I'd like to start using switching voltage regulators such as the LM2575 in the Arduino-like boards I design, instead of the linear regulators I usually use, such as LM7805 and LM7812, mainly to avoid overheating.
However, I'm finding a little difficult to make the transition, as there are a few more things to worry about when using switching voltage regulators in such designs. The following are a few of the obstacles I've found while studying the LM2575 datasheet:
- Inductor selection based on maximum voltage and current;
- PCB layout issues, such as single-point grounding and ground plane construction;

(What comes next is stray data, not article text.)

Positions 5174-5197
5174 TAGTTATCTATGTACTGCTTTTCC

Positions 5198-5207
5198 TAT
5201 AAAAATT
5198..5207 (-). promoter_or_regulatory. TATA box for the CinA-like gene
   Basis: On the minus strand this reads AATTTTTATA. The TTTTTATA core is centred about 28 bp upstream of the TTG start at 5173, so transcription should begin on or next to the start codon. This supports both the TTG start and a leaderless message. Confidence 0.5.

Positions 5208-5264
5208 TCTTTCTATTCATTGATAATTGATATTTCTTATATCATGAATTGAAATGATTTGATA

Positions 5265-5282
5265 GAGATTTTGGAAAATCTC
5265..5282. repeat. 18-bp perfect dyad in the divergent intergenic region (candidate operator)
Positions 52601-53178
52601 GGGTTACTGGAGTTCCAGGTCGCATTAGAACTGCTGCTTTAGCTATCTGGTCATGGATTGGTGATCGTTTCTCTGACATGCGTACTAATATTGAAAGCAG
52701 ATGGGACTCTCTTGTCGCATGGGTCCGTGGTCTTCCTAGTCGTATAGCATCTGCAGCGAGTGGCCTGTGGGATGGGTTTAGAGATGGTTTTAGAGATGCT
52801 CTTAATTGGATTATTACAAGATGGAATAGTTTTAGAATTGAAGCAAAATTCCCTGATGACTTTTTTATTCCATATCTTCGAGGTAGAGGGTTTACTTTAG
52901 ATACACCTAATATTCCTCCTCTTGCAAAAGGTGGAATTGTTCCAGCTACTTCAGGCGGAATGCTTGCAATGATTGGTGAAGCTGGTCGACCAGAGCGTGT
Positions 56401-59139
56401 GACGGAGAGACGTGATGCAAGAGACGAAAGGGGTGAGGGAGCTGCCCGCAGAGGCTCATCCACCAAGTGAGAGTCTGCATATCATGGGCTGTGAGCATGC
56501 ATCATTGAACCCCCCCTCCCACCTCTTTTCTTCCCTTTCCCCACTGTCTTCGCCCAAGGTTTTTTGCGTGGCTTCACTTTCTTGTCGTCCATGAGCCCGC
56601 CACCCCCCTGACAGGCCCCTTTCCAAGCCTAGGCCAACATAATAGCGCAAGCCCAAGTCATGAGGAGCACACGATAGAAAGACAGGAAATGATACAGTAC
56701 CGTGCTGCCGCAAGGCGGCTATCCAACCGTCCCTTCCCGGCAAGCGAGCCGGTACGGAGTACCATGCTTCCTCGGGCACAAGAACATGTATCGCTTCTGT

- Continuous and discontinuous modes of operation (when to select each mode).
Could someone provide some guidelines for beginners like me who would like to transition from linear to switching regulators? Are there any traps or dangerous situations to avoid?
Edit: To be more specific, I have three examples I would like help with:
I have an input of 15 to 18V and want the regulator to output 0.8 to 1.0A @12V. But during operation the load may require less current (when less 7-segment displays will be lit). What inductor should I use for that situation? Should I select the inductor for continuous and discontinuous operation mode?
What would be a good choice of inductor, input and output capacitors if I wanted to replace the LM7805 linear regulator for a LM2575@5V on an Arduino Single Sided Serial board (S3V3 - Severino).
Will I have to worry about EMI to a RF receiver on the same board I use the LM2575?